MARCKS

521

389

<50

2,449

3,224

1,730

3

5

6

207697_x_at

LILRB2

1,271

78

774

3,353

3,711

4,903

4

3

3

1553297_a_at

CSF3R

1,902

409

156

3,433

6,687

282

0.2

2

4

220088_at

C5AR1

56

34

93

2,316

5,099

3,824

41

25

55

221698_s_at

CLEC7A

3,229

4,295

79

6,642

7,061

5,680

1

2

2

204204_at

SLC31A2

442

187

<50

1,579

2,047

1,671

4

4

5

*Average expression across replicates. Mono, monocyte; neu, neutrophil.

In vitroGM-CSF derived DCs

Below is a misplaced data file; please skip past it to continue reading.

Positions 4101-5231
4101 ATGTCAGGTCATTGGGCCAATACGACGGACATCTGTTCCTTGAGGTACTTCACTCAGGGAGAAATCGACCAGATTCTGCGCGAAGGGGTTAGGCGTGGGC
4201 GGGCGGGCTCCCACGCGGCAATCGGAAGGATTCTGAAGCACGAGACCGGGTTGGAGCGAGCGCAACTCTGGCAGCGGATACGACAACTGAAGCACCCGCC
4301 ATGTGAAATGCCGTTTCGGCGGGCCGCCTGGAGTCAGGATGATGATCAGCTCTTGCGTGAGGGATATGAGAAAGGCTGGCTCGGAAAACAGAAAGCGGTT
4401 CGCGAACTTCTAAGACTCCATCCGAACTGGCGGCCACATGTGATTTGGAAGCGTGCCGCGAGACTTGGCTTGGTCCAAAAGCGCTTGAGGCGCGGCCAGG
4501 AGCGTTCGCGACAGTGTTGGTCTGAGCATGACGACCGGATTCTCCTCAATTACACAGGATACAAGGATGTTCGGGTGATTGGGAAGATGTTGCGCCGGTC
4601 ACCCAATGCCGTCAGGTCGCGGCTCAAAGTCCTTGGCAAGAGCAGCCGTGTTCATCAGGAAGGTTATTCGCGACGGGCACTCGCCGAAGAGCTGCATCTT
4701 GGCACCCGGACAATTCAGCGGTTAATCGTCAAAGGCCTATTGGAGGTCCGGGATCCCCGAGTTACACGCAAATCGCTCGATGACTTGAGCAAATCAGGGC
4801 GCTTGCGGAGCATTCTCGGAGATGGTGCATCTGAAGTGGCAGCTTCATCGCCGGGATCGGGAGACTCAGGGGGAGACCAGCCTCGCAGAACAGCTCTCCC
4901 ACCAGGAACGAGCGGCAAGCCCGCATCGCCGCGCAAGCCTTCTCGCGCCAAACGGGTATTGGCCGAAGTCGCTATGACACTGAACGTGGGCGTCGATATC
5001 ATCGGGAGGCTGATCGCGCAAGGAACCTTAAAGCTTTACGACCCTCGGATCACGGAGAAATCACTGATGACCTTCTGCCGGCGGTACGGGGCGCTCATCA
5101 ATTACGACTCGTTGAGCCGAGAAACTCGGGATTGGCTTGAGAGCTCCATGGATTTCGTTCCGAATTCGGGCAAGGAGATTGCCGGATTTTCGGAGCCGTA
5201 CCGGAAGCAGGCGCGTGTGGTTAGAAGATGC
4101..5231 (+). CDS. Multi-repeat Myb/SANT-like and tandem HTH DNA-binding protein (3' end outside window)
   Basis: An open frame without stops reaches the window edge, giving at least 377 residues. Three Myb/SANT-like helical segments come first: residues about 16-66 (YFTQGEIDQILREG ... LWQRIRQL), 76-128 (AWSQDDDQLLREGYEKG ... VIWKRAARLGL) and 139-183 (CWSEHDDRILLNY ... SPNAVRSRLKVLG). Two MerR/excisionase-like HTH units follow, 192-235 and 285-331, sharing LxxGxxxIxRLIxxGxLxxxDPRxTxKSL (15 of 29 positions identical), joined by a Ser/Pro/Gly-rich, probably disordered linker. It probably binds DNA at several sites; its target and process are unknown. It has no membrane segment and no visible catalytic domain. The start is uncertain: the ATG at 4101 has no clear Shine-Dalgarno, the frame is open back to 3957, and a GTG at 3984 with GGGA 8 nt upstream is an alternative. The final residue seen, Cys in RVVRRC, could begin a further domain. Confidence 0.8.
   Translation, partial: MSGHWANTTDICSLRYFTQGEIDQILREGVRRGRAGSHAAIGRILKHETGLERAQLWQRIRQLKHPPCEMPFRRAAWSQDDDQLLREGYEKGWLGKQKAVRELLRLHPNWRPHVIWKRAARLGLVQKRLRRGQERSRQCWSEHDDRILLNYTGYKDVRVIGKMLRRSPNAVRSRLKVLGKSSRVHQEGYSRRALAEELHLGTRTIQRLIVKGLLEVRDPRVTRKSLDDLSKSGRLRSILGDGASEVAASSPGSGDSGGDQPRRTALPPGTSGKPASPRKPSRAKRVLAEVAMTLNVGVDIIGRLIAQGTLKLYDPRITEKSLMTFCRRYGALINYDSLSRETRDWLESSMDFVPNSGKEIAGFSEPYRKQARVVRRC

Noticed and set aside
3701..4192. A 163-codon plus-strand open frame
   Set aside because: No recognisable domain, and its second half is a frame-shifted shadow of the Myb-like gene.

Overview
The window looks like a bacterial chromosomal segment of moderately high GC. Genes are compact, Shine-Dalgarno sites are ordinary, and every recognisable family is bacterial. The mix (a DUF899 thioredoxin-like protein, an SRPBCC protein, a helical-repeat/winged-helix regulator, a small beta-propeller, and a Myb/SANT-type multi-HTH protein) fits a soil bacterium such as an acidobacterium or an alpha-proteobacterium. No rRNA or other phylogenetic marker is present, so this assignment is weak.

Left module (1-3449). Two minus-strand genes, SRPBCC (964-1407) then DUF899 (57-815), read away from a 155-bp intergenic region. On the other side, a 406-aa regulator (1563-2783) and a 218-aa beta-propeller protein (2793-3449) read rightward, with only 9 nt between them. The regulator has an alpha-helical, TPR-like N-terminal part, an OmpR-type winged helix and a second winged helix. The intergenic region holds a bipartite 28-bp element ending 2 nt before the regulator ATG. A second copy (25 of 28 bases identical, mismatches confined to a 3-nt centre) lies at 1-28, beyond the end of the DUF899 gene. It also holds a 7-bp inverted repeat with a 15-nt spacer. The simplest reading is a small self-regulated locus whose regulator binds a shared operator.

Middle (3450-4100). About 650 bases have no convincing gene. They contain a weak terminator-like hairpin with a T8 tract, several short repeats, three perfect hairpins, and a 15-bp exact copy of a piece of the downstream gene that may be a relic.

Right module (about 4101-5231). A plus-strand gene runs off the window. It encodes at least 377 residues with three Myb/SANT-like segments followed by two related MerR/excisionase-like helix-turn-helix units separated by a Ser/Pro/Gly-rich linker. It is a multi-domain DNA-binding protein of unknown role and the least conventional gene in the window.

In vitro derived GM-CSF DCs are the most commonly used model to analyze DC biology. They are often used to investigate the interaction between DCs and other cell types or with pathogens, both in mouse (bone marrow (BM)-derived GM-CSF DCs) and human (monocyte-derived GM-CSF DCs). However, the relationship between these in vitro GM-CSF-derived DCs and the LN-DC subsets present in vivo in the steady state is not clear. A very recent publication suggests that in vitro derived GM-CSF mouse DCs may correspond to the DCs that differentiate from Ly6C+ monocytes in vivo only under inflammatory conditions and appear specialized in the production of high levels of tumor necrosis factor-α and inducible nitric oxide synthase in response to intracellular bacteria, therefore differing from LN-DCs according to both ontogenic and functional criteria [75]. To gain further insights into the relationship between monocytes, macrophages, LN-DCs, and in vitro derived GM-CSF DCs, we thus compared their global gene expression profiling in both human and mouse, using publicly available gene chip data. Information regarding the original sources and the public accessibility of the corresponding datasets are given in Table 1. The results depicted in Figure 5 clearly show that the in vitro derived GM-CSF DCs cluster with monocytes and macrophages and not with the LN-DCs. This result was further confirmed by PCA, which also showed that both mouse and human GM-CSF DCs are close to macrophages, and distant from LN-DCs (Additional data file 6). Indeed, we found many genes that are expressed to much higher levels in monocytes, macrophages and in vitro derived GM-CSF DCs than in LN-DC subsets (Tables 10 and 11). As for human CD16 cells, these genes include the transcription factor Mafb. Reciprocally, some of the genes identified in this study as specific to LN-cDCs are expressed only to much lower levels in GM-CSF DCs. However and interestingly, compared to monocytes, in vitro derived GM-CSF DCs harbor stronger levels of other lymph node resident cDC-specific genes, including scarb1, snft/9130211l03Rik, spint1, ctsh, C22ORF9/5031439G07Rik, and bri3bp. Thus, in vitro derived GM-CSF DCs seem to harbor a strong myeloid gene signature but also express some of the LN-DC-specific genes, consistent with their myeloid ontogeny and their ability to exert myeloid-type functions but also with their acquisition of DC functional properties. In conclusion, our gene chip data analysis is consistent with a very recent report suggesting that in vitro derived GM-CSF mouse DCs correspond to inflammatory DCs and differ greatly from LN-DCs [75]. Indeed, several papers have recently established that in vitro derived FLT3-L DCs constitute the true equivalent of LN-DCs and constitute the only proper surrogate model currently available for their study [7577].